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God save the Queen?

By Russell Grenning - posted Wednesday, 13 September 2017

Republic naturally discusses this grave matter and suggests, "For those who do like God Save the Queen it could be retained as a royal anthem, at least until the monarchy is abolished," which is really two bob each way and hardly a line-in-the-sand principle. In any case, they say "God Save the Queen is a dreadful dirge".

Ever helpful, they have suggested alternatives including Land of Hope and Glory which was composed in 1902 by Edward Elgar as part of his Coronation Suite for King Edward V11 and dedicated by the composer "by Special Permission of His Most Gracious Majesty King Edward VII" which hardly indicates some slavish republicanism or, perhaps, You'll Never Walk Alone a catchy show tune by those well-known American republicans Rogers and Hammerstein for Carousel. Just imagine, a brand new Republic of Britain – yes of course the term United Kingdom would go into the dustbin of history – paying royalties to some bloody yanks for the new national anthem. Would loyal British subjects have to stand whenever Gerry and the Pacemakers' 1963 version was played?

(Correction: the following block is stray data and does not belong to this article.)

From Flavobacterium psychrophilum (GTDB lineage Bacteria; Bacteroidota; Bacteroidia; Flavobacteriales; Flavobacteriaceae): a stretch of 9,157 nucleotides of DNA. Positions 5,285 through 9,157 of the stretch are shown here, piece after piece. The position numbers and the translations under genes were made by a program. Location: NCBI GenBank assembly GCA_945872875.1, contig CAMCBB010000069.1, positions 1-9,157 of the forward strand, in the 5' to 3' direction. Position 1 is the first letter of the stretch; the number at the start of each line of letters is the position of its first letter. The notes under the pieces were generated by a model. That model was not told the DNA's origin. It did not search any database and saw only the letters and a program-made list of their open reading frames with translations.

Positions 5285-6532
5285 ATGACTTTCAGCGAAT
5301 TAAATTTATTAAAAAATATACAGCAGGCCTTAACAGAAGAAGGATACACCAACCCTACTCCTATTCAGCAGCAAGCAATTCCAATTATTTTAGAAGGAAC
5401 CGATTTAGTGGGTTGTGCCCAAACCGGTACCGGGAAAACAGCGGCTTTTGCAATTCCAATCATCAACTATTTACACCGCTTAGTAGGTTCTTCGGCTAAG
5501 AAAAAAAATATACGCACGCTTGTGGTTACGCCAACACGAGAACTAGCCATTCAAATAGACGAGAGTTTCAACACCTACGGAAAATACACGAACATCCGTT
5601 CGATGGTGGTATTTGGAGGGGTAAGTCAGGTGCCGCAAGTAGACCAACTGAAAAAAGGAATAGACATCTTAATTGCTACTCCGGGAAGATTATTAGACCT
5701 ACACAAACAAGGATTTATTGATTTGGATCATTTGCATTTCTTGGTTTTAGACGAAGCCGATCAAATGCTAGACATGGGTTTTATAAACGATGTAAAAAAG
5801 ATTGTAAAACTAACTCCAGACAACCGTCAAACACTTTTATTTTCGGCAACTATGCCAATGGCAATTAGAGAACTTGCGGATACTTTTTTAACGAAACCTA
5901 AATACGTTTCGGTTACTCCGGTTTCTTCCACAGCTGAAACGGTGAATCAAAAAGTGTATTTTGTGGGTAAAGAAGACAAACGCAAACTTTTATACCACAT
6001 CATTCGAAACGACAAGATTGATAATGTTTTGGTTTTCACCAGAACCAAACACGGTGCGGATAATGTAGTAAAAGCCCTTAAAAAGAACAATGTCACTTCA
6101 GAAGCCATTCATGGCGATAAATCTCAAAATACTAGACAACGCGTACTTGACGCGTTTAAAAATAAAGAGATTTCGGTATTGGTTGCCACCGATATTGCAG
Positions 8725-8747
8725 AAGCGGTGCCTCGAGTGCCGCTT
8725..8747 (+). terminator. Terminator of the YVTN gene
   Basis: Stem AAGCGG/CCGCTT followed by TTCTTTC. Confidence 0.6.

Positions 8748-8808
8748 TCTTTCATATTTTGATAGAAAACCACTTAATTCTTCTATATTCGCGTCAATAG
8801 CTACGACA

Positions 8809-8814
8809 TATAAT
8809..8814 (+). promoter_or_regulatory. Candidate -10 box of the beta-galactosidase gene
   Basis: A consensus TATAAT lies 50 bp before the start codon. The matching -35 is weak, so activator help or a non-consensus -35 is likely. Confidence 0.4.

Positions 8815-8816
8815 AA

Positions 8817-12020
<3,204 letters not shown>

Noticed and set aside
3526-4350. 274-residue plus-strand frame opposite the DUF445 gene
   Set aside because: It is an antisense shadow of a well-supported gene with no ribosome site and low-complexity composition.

Then there is the flag. The Union Jack would clearly have to go because of its Royalist implications. Yes, it would have to be a new flag for a new republic but Republic is a bit uncertain about how this could be achieved noting, "A competition is an option although they don't always work out well – as New Zealand found out when they tried to change their flag". Not working out well translated into plain English ruefully acknowledges the fact that two flag referenda in 2015 and 2016 in New Zealand resulted in their keeping their existing flag.


The latest opinion poll in the UK published by earlier this year was headed "Going into 2017: the ever popular Monarchy" and revealed only 19% hoped that Britain would become a republic "at some time in the future, the lowest proportion seen in four waves of this study".

But for all of this grim news for British republicans, their sheer determination in the face of overwhelming evidence shows some good old British pluck. Frankly, they deserve recognition for it – perhaps an MBE, OBE or even a CBE? A knighthood or, heaven forbid, a Life Peerage might be going a wee bit far.

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About the Author

Russell Grenning is a retired political adviser and journalist who began his career at the ABC in 1968 and subsequently worked for the then Brisbane afternoon daily, The Telegraph and later as a columnist for The Courier Mail and The Australian.

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